How to Make a Functional Home Office
As many professionals head back to the office, some have found a way to keep their careers an at-home affair. Now more than ever before, homeowners are choosing to transform a spare room into an office to help separate work from home life.
The most important element of a functional home office is creating an organized and functional space that also delivers on aesthetics. But, depending on the needs of each professional, the best method to create an at-home office that’s suitable for daily usage can change greatly.
While not everyone will prefer to stay at home for their nine-to-five, creating a seamless at-home workspace is easier than most imagine. Think you’re ready to start building the perfect at-home office? Keep reading for a few suggestions that will help you to refine your goals.
The Gaming Center
Not all professionals will find the perfect desk just for their professional lives. In fact, many homeowners are likely to share space with a gamer—and many of those gamers will need a PC to play their favorite titles. This covers games like Call of Duty and League of Legends, as well as browser games from online casinos.
After all, even the most basic (and non-digital) games are now played in a virtual format. For example, slot machine mechanics have changed a lot since they were called one-armed bandits back in the late 1800s. Physical machines required a spring-loaded mechanism to play, but today’s online variations use random number generators, or RNGs.
Despite the change in format, the game remains incredibly popular for players who like variation and excitement. The same goes for card classics like solitaire and board games like chess, which are also commonly played online. For example, solitaire is now a competitive virtual title, with companies like Solitaire Palace offering leagues and large tournaments in an online format. Meanwhile, digital chess has led to totally new variations on the classic game, from 4D to Bughouse.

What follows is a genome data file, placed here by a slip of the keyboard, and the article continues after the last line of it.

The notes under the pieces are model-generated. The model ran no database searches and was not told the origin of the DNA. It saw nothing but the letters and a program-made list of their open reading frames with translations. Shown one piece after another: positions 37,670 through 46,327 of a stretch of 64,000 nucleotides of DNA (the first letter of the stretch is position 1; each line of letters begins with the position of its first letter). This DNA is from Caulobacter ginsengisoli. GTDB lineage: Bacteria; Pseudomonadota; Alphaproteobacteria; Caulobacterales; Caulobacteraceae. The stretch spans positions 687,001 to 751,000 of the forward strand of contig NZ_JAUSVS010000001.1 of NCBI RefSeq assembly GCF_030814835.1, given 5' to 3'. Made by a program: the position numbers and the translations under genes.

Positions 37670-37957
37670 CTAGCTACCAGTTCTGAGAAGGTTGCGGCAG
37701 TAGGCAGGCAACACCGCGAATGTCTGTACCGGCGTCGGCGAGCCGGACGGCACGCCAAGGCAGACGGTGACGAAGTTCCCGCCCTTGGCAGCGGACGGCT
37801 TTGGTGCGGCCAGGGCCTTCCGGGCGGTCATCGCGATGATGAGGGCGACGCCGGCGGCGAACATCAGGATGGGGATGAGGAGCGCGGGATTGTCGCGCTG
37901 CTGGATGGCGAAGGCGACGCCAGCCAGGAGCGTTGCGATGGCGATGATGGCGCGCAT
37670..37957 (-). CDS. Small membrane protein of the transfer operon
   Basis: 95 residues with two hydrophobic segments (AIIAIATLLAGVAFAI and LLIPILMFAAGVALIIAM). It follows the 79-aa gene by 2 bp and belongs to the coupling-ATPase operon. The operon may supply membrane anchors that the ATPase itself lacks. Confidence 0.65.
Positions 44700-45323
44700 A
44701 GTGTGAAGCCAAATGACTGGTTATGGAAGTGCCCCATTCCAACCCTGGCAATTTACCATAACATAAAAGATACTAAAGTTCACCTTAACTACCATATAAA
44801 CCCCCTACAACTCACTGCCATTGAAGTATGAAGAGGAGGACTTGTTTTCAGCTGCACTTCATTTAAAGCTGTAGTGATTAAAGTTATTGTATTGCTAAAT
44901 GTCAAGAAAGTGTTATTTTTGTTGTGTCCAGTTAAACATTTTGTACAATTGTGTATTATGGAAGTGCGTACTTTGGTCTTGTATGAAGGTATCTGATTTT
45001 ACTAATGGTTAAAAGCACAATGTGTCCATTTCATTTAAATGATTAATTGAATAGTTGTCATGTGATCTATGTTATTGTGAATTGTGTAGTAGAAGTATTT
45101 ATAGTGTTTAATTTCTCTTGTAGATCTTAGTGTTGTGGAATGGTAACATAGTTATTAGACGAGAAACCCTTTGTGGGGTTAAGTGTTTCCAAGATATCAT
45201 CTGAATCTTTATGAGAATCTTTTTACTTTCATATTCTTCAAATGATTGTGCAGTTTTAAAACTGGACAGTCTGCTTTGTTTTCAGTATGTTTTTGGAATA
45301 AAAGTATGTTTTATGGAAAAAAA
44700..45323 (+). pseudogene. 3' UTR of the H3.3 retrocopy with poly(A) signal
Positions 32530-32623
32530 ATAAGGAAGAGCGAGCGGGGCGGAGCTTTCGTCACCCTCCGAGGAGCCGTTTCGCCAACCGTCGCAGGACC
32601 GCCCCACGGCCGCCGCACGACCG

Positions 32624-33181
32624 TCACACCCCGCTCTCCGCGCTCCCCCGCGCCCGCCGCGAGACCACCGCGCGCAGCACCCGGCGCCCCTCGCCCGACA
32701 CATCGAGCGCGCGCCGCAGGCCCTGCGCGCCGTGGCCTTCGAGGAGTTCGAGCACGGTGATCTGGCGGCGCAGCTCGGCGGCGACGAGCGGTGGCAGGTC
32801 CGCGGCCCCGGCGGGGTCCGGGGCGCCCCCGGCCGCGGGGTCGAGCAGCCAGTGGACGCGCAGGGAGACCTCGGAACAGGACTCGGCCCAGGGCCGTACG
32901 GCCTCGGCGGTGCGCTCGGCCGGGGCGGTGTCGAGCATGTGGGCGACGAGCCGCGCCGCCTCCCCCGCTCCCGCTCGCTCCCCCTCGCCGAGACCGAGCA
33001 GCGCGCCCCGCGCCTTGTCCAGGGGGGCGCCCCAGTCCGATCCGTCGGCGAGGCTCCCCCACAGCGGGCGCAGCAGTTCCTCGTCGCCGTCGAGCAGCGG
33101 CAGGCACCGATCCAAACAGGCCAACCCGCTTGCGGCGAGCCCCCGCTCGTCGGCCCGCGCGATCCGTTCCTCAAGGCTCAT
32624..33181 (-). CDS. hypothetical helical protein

Professionals who will be sharing their office with a gamer should look for desks that have drawers and various tabletop levels. This will help hide the hardware often preferred by gamers, from specialized keyboards to intercom headsets. In some cases, a single drawer may be enough.
For laptop-based professionals to diehard PC gamers alike, building out an ergonomic area is important. Both office users will need to prioritize their posture for long stints in front of a screen. This means finding the right desk and chair—which should be adjustable to line up at the perfect angle.
Generally speaking, someone using a computer should be seated with their feet flat on the floor and staring straight ahead. A laptop or monitor should be at a person’s eye level to avoid neck strain; for this reason, adjustable chairs are a must.
Some office workers might prefer to opt for a non-traditional desk. These include low-sitting surfaces and standing desks. The first allows professionals to sit on the floor on a cushion, while the latter lets them change the height of their desk so they can stand and work—or even walk on a treadmill.
Clearly, an office will have various uses—sometimes as a professional workspace and other times as a gaming hub. Many homeowners will also choose to use their office as a place to store important documents and items. A few may also attempt to keep their spare room as a part-time guest room for when visitors come to town.
Professionals setting up multifunctional offices can keep a few tricks in mind when it comes to building out their space. First, they can opt for mobile furniture that can be moved easily. This might even include a murphy bed, which folds up when not in use.
Another suggestion is to build a desk into a shallow closet. By simply moving the office chair and shutting the closet doors, the ‘office’ disappears. This is also a great solution for storing various hardware, such as microphones, headphones, and keyboards.
The Little Things
Creating a truly functional and long-lasting home office comes down to thoughtful consideration. The more a person weighs the little things, the fewer adjustments they’ll make in the long run.
Let’s cover a few of the ‘little things’ that are easy to forget about.
- Will natural light from a window cause a glare on the computer screen?
- Does a desk have storage compartments, like drawers and routes for wiring?
- Is there enough desk space for a person’s needs, including drinks, outlets, and paperwork?
- Is there too much noise in a location, whether due to outside noise pollution or noisy appliances like air conditioners?